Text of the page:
⇒ To explore opportunities for public private partnerships
⇒ To engage investors and venture capitalists and increase private RTD spending in nanotechnologies

Through ENF 2011 conference sessions dedicated to science
⇒ To strengthen the European knowledge base in nanotechnology through multidisciplinary exchange of information and practices
⇒ To boost the flow of knowledge between disciplines and among industrial application sectors, in particular through specialized cross-theme sessions

Through ENF 2011 conference sessions dedicated to society
⇒ To reach out to society in the dialogue about nanotechnology, raise awareness of its potential benefits,
⇒ To discuss the crucial issue of the acceptance of nanotechnololgies and approaches needed to alleviate societal concerns regarding safety and sustainability of nanotechnologies

Through ENF 2011 industrial and research exhibition and posters, as well as the NanoMiracles exhibition
⇒ To showcase European research excellence in nanotechnology
⇒ To demonstrate the state of the art in European nanotechnology products in various industrial sectors
⇒ To enrich the experience of EuroNanoForum participants with lively and interactive accompanying demonstrations
⇒ To set up a public evening to view the exhibition & NanoMiracles exhibition

Through ENF 2011 online networking forum, live brokerage event, and informal networking activities
⇒ To foster future research collaboration through brokerage meetings
⇒ To facilitate technology transfer through meetings between researchers and industry
⇒ To boost the knowledge flow and exchange of ideas

Through ENF 2011 young researcher and youth oriented exhibition and award
⇒ To feature the work of talented young researchers
⇒ To attract the youth to the variety of fascinating opportunities in nanosciences and nanotechnology
⇒ To set up a special session dedicated to youth

Based on these objectives, the key streams for the parallel sessions of the ENF 2011 were:
1. The Science oriented sessions aimed at highlighting world class research, including collaborations, ERC activity and experience, research infrastructure, research facilities, international cooperation and mobility.
2. The Business oriented sessions focused on European competitiveness, taking into account challenges of sustainability. They looked at the value chains for transferring new technologies into new products, by enterprises and nanotech-clusters involving SMEs. The Sessions presented examples of the PPP approach and of venture capital involvement.
3. The Society oriented sessions aimed at a holistic approach to involve strategic thinking. The sessions addressed the crucial issue of societal acceptance of nanotechnology. The sessions opened and directed society’s attention to nanosciences and nanotechnology; they discussed approaches to engage the public, build trust. They addressee education, and called for stakeholders’ involvement.
Project Results:
4. Work progress and achievements during the period

Work package 2

Progress towards objectives and details for each task, results
The aim of work package 2 was the establishment and management of the International Advisory Committee, the composition of the conference programme, and the implementation of the conference.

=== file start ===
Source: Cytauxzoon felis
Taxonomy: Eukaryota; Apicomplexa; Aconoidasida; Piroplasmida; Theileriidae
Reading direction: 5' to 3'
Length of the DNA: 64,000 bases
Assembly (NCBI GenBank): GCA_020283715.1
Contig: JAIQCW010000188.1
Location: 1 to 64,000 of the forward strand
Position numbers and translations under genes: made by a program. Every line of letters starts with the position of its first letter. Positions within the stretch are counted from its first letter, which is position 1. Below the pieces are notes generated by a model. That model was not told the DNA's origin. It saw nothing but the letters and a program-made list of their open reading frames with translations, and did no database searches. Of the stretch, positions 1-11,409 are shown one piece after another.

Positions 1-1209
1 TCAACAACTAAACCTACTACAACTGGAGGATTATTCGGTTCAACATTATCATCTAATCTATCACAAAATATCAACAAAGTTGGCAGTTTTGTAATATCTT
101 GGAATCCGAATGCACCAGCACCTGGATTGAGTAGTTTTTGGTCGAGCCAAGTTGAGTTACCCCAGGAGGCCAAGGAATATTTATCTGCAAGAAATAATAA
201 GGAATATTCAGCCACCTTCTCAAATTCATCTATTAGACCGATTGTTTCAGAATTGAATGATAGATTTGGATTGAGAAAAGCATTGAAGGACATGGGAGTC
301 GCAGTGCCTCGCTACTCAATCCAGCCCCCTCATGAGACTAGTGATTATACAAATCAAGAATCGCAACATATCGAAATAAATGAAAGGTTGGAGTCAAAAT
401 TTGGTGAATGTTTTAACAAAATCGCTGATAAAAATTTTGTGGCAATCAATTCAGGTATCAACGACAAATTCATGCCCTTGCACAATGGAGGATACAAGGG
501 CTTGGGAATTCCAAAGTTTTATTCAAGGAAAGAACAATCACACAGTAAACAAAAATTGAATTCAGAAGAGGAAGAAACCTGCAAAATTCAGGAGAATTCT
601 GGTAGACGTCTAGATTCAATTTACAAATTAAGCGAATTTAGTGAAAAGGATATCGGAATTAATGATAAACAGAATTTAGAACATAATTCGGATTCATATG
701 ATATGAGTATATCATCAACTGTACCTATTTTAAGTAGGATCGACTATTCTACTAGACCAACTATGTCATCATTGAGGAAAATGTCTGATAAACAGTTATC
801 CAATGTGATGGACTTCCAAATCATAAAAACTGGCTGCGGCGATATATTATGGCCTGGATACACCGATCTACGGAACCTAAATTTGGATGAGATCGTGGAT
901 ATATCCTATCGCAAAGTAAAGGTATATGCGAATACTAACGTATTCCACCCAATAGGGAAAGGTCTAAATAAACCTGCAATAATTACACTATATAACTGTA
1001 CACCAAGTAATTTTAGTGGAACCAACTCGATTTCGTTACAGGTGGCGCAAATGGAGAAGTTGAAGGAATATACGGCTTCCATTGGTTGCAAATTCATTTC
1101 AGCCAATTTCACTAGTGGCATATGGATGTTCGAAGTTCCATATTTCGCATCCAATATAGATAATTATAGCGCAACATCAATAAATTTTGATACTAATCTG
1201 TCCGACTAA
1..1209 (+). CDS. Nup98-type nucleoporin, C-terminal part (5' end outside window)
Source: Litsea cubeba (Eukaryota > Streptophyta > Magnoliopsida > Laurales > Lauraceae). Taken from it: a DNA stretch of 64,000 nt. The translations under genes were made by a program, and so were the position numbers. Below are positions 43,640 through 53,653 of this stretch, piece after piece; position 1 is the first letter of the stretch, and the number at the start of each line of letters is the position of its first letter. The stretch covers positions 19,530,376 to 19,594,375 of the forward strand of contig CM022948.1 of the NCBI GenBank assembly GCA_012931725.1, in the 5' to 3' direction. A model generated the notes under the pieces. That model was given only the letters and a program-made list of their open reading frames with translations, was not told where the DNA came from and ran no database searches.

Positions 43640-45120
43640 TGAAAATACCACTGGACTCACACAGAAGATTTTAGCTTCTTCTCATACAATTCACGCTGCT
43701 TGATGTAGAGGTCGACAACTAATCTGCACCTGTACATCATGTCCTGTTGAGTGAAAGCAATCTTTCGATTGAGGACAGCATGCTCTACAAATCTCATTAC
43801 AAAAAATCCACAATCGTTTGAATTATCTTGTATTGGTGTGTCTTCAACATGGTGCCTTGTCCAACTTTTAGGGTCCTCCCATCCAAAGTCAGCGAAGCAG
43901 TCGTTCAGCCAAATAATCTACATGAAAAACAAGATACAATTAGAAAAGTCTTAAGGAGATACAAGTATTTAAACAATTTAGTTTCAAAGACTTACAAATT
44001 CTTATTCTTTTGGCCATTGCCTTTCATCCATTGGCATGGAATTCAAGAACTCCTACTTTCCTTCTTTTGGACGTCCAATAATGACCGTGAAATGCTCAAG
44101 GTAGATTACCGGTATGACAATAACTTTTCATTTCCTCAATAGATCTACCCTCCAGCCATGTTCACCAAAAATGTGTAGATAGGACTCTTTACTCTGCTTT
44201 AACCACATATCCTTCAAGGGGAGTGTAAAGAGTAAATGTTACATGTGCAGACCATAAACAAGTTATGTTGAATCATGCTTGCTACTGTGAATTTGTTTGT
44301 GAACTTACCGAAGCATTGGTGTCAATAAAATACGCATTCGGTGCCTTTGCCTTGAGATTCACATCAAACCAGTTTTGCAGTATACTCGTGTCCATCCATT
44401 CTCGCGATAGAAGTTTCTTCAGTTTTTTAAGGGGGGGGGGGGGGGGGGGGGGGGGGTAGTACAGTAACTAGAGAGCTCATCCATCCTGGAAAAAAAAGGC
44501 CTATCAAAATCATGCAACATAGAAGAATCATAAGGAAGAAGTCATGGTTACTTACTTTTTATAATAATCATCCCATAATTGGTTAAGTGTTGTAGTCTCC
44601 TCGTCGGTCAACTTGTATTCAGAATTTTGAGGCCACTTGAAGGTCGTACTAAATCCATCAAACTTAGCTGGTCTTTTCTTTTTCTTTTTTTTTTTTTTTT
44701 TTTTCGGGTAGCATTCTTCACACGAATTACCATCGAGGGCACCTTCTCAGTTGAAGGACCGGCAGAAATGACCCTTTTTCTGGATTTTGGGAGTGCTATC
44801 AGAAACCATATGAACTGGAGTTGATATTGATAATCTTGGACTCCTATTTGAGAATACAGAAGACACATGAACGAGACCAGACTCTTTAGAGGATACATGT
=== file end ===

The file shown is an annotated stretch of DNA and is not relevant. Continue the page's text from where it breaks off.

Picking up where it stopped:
T2.1 - International Advisory Committee

The International Advisory Committee was composed, and its members invited in Month 1.

The following perspectives have been taken into consideration, for the selection of IAC members:
▪ Inclusion of key European actors (academy, industry, government) and relevant bodies
▪ Cross-fertilisation of academy / industry perspectives
▪ International outlook and European perspectives
▪ Key national actors
▪ Continuity with previous editions of EuroNanoForum
▪ Wide representation of European Member and Associated States
▪ Diversity expertise in application areas and research fields of nanotechnology
▪ Recognised, influential personalities

A detailed terms of reference were elaborated, its main features included:

The EuroNanoForum is a biannual event of the European Commission hosted and organized by the actual presidency of the EU since 2003. EuroNanoForum 2011 (ENF 2011) will be featured as a prominent event of the Hungarian Presidency programme on 30 May – 1 June 2011 in Budapest. For the first time the event will join forces with another leading European nanotechnology event, Nanotech Europe, to provide a single meeting point for the whole nanotechnology community.

The International Advisory Committee is established to support the structuring and composition of the programme and key messages of ENF 2011 and its accompanying events, and the promotion of the event.

The International Advisory Committee (IAC) is requested to participate (or offer written input) at two preparatory meetings dedicated to the conference programme, and give its opinion on the selection of posters and award recipients:
ENF 2011 is financed jointly by the European Commission and the Hungarian Government. Funds will be available to cover the following costs of the members of the International Advisory Committee:
▪ Travel costs (travel, hotel, meals) to two International Advisory Committee preparatory meetings
Invitation to ENF 2011, covering travel costs (travel, hotel, meals) and entrance fees

The members selected:
Norbert Kroó Chair of the International Advisory Committee
Vice President, Hungarian Academy of Sciences, ERC
Rob Aitken Institute of Occupational Medicine
István Bársony Director, Research Institute for Technical Physics and Materials Science
Flemming Besenbacher Director, iNANO
Dave Blank Scientific Director, MESA+, University of Twente